I step into the room, hoping to see a huge number of audience. They could be clapping now or making a round applause after a considerably inspiring talk or ultra meaningful presentation.
I feel like I came into a giant gut of a whale. And this whale is dying of hunger, which is why almost nothing is in the stomach.
The room seems too big or there are too few people inside. It could be because of both. I mumble to myself, “They might’ve picked a smaller room for this so as to make it look more packed as a venue.” But the show must go on.
In a non-chalant manner, I pick my seat. I hate sitting in the rear row like a lazy university student I’ve always hated throughout my shortlived teaching career and decide to sit in the penultimate row. A seat looks unoccupied next to a girl, as if it were trying to lure me into sitting on it. Without trying to be polite, I just sit. She might have a friend sitting there but why do I have to bother asking? Chances are she is younger than me and I’m a haughty, self-centered old jerk who attends an event for the sake of searching writing ideas. I assert my rights to be rude to younger people. That’s the privilege of being older, I’m sure.
It’s all green here. And the audience is so so quiet like a collection of sitting manequins. Most of them are young girls wearing hijabs, but all the speakers in front are males with almost all of them growing beards. You know who they are typically like. I have a single or two strands of beard and that’s more than enough to prove I’m male without costing me much money to buy razors or any facial hair removal methods on a weekly or, if you’re Arab, daily basis.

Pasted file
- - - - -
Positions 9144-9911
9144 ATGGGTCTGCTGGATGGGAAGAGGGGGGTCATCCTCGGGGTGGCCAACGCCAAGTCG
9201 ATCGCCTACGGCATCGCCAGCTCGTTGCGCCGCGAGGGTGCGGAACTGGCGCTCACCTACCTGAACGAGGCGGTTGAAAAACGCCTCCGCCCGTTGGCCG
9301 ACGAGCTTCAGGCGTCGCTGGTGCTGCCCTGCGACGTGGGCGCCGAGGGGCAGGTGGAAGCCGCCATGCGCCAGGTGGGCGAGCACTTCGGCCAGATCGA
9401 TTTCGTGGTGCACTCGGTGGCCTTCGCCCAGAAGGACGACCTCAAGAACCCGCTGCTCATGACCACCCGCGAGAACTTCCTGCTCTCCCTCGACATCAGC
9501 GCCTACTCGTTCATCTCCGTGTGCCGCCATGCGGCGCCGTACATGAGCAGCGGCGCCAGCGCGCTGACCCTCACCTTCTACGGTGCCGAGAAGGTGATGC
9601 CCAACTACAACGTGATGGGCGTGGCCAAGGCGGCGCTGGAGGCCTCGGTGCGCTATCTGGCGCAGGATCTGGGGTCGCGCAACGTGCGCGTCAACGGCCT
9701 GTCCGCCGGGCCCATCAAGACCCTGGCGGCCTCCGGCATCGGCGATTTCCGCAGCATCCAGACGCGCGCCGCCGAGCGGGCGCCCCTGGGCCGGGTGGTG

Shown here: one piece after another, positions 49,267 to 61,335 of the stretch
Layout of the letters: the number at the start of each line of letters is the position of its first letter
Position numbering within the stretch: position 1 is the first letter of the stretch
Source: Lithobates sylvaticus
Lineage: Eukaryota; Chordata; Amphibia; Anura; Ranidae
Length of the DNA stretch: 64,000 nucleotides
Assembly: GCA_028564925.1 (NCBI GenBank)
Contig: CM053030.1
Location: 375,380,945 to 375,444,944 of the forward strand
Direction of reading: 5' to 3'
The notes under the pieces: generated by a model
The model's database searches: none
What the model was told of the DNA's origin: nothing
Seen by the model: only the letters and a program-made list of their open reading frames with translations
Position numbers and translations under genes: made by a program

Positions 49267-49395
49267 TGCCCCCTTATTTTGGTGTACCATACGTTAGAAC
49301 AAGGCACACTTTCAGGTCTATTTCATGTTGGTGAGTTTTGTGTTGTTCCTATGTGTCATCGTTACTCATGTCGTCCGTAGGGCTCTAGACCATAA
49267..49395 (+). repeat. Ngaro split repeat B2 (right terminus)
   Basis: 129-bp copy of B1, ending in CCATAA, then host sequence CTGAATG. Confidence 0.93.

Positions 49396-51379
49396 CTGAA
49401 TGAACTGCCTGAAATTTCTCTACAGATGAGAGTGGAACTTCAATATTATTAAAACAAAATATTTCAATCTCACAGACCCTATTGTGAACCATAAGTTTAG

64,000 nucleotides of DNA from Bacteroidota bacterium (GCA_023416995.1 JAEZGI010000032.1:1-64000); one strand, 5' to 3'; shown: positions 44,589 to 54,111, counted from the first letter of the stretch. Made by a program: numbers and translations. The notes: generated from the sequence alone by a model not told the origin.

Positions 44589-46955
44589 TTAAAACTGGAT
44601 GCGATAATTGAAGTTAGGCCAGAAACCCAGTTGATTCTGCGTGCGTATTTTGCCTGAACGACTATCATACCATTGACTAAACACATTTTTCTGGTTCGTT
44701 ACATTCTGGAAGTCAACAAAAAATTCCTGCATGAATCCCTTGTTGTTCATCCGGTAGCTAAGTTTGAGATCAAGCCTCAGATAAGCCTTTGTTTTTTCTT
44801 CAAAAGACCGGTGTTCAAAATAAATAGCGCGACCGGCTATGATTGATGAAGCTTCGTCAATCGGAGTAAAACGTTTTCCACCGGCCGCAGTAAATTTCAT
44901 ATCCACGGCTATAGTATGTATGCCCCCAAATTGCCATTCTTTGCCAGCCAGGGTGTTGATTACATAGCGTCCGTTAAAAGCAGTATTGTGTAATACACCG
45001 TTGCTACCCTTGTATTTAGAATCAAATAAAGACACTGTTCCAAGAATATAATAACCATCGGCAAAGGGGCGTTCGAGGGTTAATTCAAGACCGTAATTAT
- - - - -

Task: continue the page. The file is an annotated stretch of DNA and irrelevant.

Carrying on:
I know no one in the room. I guess they’re all just under my age. A lot younger even. But thanks to the youthful looks and outfits I’m sporting, no one notices.
I’ve known this type of men. This one falls into this group of activists on campuses. He wears a hoodie jacket, speaking in a bold manner just like a trainer because he is. He says a lot about the book industry. He mentions a whopping sum of money, 25 millions for writing a book he ghostwrites. On another occasion, I found out he has a car. Brio car, which a lot resembles his name. So I suppose he leverages his book writing service by training more hopefuls to be writers themselves. Yes, he promises anyone to be an author, a published one, not just an intermittent blogger well known inside your social circles. He’s got the connections. Celebrities, he knows some of them. Thanks to his mentor anyway.
It is totally one of my life missions; becoming a published author. A well-fed author. A financially independent writer. Whatever it is to earn a living with my writing skills because it frees me from talking too much with people or any living things that can judge or comment about how much I should ideally weigh or what I seriously need to fix in my life. That’s the best thing in any writing professions. I love being paid to be left alone, working and making lots of money.
He later details more about the joy of being a writer. “It’s a super lucrative business that makes you filthy rich,” he said. Probably it holds true about J.K. Rowling but I feel sorry for most of writers who still have to struggle for years or ever to feed themselves. He tactfully excluded the miserable stories of Indonesian writers like N. H. Dini who leads a financially deprived life in Central Java despite having published many novels, and a prolific moslem author Pipiet Senja, who in her 60’s lost her house to a disease. She is really sick and to get rid of the illness, she had to sell her small brick house. Life’s a total bitch for most living writers out there, you know. And he sugarcoated this all.
He says he’s written 7 books and ghostwritten 3 books. Very productive, I should say. I imagine he’s busily hiding in his bachelor pad with a laptop on days and nights in search of coherent and cohesive words to publish.
No one needs talents to be a writer, he claims, all you need is consistency! To a certain extent, I know it’s true and wrong at the very same time. With all the competition in the publishing industry right now, you also need creativity and insanity to stand out, to impress potential readers.